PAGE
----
By Denise Taylor
The colors in Jonathan Torgovnik's photographs tend toward rich, welcoming hues. The light often shimmers warmly. But the tense, somber stares of his portrait subjects tug the viewer out of this safe scenery and into something hurt, dark, and hollow. Even before reading the sobering texts beneath the images, it is hard not to want to look away - but Torgovnik asks you not to.
This week, Torgovnik's acclaimed photographic portrait series, "Intended Consequences: Rwandan Children Born of Rape," opened at Brandeis University's Women's Studies Research Center in Waltham, and runs through April 9. In it, the award-winning photojournalist turns his lens on what he believes to be the least-reported legacy of the 1994 Rwandan genocide: the estimated 20,000 Tutsi women and girls raped by Hutu militia who bore the children of their attackers. But rather than receiving support, these mothers continue to be victimized. Shunned by family and neighbors, most live with their children in severe poverty and isolation.
"They are suffering multiple traumas," said Torgovnik. "They have to live with the memories of the genocide and their families being murdered in front of them, of being raped multiple times and humiliated, of having a child from this experience and most of them also of contracting HIV from this experience. And then they are rejected by their families and their communities because of the stigma associated with rape, HIV, and of having a 'child of the militia.' "
Torgovnik learned of their plight in early 2006 while on assignment for Newsweek magazine. Along with reporter Geoffrey Cowley, he was in Rwanda to cover the 25th anniversary of AIDS and they met with a young woman with HIV named Margaret.
"The reporter was looking at how HIV was used as a weapon of war," said Torgovnik. "But Margaret told us more. For me, it was the most horrific interview I have ever sat through."
In a quiet whisper, Margaret spoke for nearly two hours. She told of her brutal rape. She described watching the militia murder her family. She explained that the rapes gave her HIV. Then she shared a secret.
"We were all already in tears and then we found out that she had become pregnant as a result of those rapes and had a child, a boy," Torgovnik said. "I knew that rape had been used on a massive scale during the genocide. So I started thinking to myself, how many kids are there like this in Rwanda?"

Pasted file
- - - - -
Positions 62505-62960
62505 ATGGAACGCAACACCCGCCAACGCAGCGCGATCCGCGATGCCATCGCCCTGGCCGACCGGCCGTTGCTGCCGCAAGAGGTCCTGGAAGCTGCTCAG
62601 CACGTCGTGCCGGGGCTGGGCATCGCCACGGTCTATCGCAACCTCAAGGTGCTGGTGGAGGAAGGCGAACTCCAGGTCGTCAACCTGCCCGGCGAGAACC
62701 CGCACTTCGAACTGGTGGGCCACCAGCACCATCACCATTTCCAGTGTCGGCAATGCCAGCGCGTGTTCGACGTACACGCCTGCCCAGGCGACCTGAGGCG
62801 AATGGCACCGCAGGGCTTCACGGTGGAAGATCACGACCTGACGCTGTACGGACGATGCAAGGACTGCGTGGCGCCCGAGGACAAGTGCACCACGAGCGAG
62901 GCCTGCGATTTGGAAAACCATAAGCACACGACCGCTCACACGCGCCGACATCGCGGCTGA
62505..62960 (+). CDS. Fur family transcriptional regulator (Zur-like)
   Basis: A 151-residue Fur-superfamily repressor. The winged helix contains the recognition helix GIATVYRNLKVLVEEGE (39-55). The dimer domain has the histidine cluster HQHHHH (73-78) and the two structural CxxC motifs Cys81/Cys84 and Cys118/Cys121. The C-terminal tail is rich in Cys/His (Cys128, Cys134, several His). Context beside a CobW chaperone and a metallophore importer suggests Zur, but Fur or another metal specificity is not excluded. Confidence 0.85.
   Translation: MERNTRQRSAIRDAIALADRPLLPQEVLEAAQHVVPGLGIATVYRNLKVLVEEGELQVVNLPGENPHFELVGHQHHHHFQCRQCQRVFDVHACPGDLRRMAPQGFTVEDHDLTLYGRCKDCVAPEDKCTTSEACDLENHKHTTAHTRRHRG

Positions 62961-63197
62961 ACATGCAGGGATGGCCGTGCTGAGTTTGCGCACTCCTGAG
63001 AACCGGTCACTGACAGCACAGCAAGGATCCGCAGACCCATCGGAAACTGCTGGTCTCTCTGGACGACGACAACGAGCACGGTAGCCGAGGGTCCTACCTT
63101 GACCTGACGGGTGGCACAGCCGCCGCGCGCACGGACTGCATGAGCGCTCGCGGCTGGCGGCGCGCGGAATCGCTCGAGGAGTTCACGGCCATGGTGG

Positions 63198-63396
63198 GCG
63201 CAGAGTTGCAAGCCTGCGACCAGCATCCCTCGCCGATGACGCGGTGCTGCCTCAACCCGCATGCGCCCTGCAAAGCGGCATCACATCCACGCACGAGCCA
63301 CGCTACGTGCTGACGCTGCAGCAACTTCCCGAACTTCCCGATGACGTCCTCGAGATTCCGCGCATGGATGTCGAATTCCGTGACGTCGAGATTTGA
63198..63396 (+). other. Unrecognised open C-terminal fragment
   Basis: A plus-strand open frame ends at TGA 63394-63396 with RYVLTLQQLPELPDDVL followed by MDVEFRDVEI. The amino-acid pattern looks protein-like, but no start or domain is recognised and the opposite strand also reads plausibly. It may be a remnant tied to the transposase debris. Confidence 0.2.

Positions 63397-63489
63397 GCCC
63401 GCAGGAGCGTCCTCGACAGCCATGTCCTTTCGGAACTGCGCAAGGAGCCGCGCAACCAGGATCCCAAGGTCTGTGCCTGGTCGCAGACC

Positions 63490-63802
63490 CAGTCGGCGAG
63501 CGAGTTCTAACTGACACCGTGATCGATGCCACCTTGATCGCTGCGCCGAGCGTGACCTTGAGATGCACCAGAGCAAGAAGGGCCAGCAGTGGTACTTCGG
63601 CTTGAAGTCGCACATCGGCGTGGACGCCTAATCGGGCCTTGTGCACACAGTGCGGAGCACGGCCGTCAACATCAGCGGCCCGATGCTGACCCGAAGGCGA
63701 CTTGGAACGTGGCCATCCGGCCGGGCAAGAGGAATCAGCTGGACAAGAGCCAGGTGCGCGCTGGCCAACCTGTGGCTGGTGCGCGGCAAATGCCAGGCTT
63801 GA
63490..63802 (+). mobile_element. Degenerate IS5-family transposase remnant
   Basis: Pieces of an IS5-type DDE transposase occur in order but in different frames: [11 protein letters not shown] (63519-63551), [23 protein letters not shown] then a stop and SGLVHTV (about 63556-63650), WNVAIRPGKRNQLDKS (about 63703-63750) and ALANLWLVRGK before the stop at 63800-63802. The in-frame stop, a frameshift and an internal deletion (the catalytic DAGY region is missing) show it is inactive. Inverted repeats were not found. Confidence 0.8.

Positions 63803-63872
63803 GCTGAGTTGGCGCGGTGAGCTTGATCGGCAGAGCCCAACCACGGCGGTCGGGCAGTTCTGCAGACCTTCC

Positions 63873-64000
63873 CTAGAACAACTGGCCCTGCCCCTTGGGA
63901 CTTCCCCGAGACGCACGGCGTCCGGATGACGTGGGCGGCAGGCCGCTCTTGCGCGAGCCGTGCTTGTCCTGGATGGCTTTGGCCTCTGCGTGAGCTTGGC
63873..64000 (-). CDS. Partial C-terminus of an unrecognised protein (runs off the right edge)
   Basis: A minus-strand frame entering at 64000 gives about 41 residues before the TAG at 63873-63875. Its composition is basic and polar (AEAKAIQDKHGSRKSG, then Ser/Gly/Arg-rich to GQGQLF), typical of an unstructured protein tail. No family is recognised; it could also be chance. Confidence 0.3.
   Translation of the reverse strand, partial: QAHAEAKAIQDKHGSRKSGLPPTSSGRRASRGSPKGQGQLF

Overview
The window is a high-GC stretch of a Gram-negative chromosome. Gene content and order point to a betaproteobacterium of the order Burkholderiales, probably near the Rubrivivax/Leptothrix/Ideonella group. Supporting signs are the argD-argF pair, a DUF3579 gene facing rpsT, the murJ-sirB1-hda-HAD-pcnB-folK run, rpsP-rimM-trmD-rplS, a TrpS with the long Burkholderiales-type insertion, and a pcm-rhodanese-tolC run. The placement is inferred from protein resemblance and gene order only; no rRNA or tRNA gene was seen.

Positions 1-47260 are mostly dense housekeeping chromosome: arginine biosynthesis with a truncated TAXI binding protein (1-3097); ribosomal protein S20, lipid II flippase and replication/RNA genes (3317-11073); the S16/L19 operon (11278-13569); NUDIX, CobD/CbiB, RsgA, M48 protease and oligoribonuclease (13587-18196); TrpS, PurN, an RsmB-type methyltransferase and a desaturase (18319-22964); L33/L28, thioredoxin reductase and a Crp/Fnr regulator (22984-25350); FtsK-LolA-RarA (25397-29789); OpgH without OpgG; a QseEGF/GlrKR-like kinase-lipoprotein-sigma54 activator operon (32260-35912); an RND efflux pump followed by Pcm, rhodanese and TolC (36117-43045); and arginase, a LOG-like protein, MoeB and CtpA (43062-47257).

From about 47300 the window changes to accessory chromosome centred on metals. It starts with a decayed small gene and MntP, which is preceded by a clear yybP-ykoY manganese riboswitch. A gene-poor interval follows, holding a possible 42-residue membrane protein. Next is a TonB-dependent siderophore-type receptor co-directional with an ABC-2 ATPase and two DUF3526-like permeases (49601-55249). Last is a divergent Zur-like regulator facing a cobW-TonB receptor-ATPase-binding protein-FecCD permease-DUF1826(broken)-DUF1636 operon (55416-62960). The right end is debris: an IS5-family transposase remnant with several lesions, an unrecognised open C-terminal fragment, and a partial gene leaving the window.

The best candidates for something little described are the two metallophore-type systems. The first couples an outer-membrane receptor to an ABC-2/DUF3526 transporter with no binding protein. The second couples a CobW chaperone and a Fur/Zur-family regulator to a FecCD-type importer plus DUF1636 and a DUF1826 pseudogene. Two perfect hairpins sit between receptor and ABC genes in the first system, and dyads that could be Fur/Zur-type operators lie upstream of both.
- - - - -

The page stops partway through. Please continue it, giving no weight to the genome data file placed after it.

The answer, perhaps 20,000, haunted Torgovnik. It led him back to Rwanda and across a journalistic line - from observer to activist. Within a year, he and filmmaker Jules Shell would launch Foundation Rwanda to aid the children and their mothers.
"Before I started looking for information, I hadn't heard or read about these women that live with these consequences in such a severe way," said Torgovnik. "So I went back in October of 2006 to research and to photograph them. I wanted to give them a voice, to give them an opportunity to talk about what happened to them, and for the world to know."
With the help of local social service agencies, Torgovnik found other women like Margaret. It was difficult. Very few people in Rwanda will speak of them, but most can easily spot them.
"If you have a single mother with a 14-year-old child that has mixed Hutu and Tutsi features, it's easy to draw the conclusion," said Torgovnik.
Torgovnik documented dozens of women and recorded their stories. Shell filmed them. In most cases, it was the first time the women had spoken of experiences during the genocide, in which Hutu militia killed hundreds of thousands of Tutsis.
"They are really eager to speak about it, but they can't speak about it with anyone in their country. It's taboo," said Torgovnik.
Eager to do more, Torgovnik solicited donations from friends and family to support the mothers he interviewed. The Israeli-born photographer felt a connection to the women. His grandfather was a victim of the Holocaust. But he said the desire to help came from something deeper.
"It was very organic. It just happened. This project transformed me as a photojournalist and as a human being," he said. ". . . For the first time in my career, I just felt a need from within to do something directly."
In 2007, Torgovnik's modest plans mushroomed. Germany's Stern magazine published his photo essay and $150,000 in donations poured in.
"It was really shocking. I was hoping that if we raised maybe $5,000 it would be great," he said. "Then I realized we have something here that people are responding to and feeling and wanting to do something about. So suddenly I saw how we could use photography to create social change. We decided to create a foundation."
His nonprofit organization has three goals. First, it aims to cover secondary school tuition and expenses for 1,500 children of rape victims, at an annual cost of $350 per child. Second, it works to link the mothers to mental health and medical services that many are too ashamed to seek. Finally, it seeks an international response to the situation through the "Intended Consequences" exhibition and accompanying book and DVD.
The first 150 children started school on Jan. 15 and their mothers are receiving social services. The photo essay garnered the United Kingdom's 2007 National Portrait Gallery's Portrait Prize, and Amnesty International created a curriculum for the exhibition, which opens at Aperture Gallery in New York on March 5 and at the United Nations on April 7.
"I am committed to get these kids into school and I'll do anything in my power to keep them there the full six years," said Torgovnik. ". . . Most are eligible for secondary school right now and next year. So we need to get the word out now. We are trying to get as much attention on the subject as we can get."
Intended Consequences: Rwandan Children Born of Rape
Through April 9
Kniznick Gallery, Women's Studies Research Center
515 South St., Waltham
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